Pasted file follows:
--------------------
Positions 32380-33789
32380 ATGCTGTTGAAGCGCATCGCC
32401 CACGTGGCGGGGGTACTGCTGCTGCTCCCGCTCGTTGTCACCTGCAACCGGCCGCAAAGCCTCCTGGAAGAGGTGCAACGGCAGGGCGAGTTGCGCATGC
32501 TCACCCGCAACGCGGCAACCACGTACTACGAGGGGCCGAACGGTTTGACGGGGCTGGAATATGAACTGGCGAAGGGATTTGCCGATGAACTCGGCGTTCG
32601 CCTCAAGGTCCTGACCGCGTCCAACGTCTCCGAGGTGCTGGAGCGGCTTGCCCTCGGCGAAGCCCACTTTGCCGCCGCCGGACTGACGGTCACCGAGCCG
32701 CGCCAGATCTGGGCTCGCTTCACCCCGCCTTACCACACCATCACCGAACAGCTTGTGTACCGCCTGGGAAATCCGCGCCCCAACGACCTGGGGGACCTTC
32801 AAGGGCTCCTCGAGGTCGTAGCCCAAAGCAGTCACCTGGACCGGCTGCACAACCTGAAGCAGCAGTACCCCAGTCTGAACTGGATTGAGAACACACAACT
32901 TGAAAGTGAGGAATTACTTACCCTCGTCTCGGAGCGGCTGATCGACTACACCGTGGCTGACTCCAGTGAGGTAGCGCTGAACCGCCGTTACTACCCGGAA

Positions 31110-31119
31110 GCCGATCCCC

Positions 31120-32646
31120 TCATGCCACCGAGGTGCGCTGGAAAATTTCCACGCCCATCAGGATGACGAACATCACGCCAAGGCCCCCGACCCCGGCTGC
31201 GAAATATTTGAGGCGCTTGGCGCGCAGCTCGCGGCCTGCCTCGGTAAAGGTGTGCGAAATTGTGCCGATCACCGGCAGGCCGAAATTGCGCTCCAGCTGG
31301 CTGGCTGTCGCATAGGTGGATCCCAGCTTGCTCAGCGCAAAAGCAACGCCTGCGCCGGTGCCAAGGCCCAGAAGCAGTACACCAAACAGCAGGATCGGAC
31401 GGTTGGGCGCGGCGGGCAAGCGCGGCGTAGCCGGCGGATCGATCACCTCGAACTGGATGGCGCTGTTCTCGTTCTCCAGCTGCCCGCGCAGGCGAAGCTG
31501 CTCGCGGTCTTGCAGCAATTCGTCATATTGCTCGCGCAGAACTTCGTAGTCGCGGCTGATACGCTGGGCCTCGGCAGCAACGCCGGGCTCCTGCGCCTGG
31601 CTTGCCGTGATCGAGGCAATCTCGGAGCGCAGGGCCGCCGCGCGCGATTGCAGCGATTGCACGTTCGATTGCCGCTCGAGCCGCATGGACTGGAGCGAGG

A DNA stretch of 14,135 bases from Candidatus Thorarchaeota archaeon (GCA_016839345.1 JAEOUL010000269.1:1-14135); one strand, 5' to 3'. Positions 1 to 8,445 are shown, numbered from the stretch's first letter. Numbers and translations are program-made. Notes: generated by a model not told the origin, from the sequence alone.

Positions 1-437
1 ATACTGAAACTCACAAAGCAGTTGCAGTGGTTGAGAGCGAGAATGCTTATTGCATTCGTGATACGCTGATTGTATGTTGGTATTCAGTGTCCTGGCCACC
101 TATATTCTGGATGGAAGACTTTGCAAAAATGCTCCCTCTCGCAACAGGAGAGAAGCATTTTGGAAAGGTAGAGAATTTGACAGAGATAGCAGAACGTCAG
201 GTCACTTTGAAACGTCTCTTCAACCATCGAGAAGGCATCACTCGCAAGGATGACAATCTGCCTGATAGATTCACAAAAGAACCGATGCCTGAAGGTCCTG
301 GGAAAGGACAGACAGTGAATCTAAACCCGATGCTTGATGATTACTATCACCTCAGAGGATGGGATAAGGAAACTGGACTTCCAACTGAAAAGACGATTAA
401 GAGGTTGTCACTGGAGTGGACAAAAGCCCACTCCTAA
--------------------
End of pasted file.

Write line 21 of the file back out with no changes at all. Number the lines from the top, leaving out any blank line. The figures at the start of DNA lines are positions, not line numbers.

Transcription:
101 TATATTCTGGATGGAAGACTTTGCAAAAATGCTCCCTCTCGCAACAGGAGAGAAGCATTTTGGAAAGGTAGAGAATTTGACAGAGATAGCAGAACGTCAG